are optimistic about tempo of credit offtake and some easing of risk of slippages in current fiscal on the back of the narrower GDP contraction in the second quarter.

Ashwani Bhatia, Managing Director (MD), State Bank of India (SBI) said things do not look bad so far. “With the (Q2 GDP) numbers, the double-digit dip in FY21 may not be there and we could see positive growth. This would have a beneficial effect on the credit side. However, much of the will be seen retail (auto, housing and personal loans) and SME segment,” he said.

Bank credit grew by 5.7 per cent year-on-year till early November 2020, shows Reserve Bank of India data.

“The risks of slippages are within control for now. Yet, we have to be watchful of some large exposures in airports and SME segment,” Bhatia added.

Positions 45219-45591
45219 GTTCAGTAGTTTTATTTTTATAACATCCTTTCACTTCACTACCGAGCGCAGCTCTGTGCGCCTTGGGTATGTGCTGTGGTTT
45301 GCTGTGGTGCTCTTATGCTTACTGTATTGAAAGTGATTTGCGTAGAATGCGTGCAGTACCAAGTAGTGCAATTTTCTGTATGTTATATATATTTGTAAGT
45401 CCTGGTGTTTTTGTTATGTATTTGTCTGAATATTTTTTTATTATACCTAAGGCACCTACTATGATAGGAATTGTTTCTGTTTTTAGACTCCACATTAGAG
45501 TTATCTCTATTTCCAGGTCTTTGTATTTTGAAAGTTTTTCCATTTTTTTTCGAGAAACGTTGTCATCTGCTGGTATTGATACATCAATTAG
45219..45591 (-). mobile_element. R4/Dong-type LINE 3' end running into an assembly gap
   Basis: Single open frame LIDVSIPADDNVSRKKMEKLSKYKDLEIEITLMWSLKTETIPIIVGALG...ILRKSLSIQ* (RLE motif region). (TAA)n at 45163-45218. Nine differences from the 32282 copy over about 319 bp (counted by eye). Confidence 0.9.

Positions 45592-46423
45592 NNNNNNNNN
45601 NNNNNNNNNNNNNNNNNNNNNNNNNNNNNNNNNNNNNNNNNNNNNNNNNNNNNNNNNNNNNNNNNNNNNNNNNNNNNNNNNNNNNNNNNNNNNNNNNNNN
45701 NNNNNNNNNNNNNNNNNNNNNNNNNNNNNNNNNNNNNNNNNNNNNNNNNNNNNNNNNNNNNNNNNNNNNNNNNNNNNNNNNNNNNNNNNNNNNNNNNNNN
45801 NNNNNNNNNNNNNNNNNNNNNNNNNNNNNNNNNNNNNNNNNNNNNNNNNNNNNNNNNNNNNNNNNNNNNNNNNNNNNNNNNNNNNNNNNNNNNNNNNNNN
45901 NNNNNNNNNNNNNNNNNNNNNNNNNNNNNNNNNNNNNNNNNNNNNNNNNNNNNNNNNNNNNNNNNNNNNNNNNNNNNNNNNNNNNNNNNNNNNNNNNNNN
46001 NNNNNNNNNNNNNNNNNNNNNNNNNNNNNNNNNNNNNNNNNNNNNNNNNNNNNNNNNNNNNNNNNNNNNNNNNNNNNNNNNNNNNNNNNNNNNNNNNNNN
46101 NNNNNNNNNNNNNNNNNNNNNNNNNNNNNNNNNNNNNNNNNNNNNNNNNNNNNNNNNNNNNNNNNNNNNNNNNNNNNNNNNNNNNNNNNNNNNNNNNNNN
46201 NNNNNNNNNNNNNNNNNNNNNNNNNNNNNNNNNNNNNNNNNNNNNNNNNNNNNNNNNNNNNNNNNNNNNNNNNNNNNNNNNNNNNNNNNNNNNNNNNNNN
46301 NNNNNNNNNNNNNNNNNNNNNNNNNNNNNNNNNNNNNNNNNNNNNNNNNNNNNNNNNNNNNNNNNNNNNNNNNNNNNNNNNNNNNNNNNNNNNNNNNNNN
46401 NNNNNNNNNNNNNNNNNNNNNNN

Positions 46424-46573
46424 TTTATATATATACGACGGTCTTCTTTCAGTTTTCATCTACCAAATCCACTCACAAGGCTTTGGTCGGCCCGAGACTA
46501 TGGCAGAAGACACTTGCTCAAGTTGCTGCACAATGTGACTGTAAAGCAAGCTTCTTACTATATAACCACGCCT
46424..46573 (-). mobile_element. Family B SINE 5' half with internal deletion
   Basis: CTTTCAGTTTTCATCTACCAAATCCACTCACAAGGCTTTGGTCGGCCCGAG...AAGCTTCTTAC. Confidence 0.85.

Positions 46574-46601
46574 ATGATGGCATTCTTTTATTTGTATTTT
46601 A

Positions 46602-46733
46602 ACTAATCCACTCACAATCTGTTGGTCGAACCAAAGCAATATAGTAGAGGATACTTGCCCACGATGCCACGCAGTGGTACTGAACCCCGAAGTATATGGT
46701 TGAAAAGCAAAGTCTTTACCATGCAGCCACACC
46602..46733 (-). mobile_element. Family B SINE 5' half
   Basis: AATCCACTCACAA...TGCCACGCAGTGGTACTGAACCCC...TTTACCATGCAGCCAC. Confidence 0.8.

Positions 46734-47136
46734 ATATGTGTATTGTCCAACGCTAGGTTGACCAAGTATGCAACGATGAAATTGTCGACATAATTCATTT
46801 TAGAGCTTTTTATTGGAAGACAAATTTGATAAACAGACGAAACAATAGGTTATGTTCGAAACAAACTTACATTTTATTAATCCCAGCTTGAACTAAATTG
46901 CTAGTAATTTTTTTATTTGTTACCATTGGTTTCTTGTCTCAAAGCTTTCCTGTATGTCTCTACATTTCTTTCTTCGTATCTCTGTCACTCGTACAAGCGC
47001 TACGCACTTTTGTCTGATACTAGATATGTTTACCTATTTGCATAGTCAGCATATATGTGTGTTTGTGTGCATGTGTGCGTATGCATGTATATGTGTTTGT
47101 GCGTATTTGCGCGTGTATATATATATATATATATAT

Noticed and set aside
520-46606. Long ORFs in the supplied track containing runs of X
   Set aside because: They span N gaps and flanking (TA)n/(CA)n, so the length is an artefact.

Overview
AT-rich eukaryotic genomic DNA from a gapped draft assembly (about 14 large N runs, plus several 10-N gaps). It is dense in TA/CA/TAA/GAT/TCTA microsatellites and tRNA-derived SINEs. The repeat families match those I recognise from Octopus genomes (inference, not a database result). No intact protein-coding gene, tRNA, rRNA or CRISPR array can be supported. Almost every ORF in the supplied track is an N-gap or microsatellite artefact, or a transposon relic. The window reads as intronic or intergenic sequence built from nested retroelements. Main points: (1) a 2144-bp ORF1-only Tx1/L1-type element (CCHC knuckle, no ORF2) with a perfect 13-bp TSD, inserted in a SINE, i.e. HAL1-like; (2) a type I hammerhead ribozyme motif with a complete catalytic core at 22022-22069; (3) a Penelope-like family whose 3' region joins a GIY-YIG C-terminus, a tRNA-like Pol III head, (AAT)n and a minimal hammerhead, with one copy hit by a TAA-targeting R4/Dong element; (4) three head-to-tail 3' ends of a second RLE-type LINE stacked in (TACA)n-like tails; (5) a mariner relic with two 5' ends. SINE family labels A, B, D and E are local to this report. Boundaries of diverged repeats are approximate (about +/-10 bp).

Sunil Mehta, chairman, Yes Bank, said the tempo of rise in credit off take will be maintained in the remainder of the current financial year. The confidence level is higher, giving a push to economic activity. This is expected to bring in cash flows and reduce the risk of slippages in credit portfolios.

A senior analyst with a credit rating agency said stress in the system due to economic disruption is very much there. But the pressure of slippage is much lower now than what was expected in the early days of pandemic.

Chandra Shekhar Ghosh, MD and CEO, Bandhan Bank said the various relief measures and policy reforms effected by the government appear to be bearing fruit. The country’s growth is being led by its agricultural and rural economy, which continued to show resilience in this quarter as well.

The services sector will be more vulnerable in the second half, particularly contract-based services. Despite this, the fiscal is going to be a story of two halves with better growth performance and higher government revenue in the second part, both of which can support spending, rating agency Crisil said.

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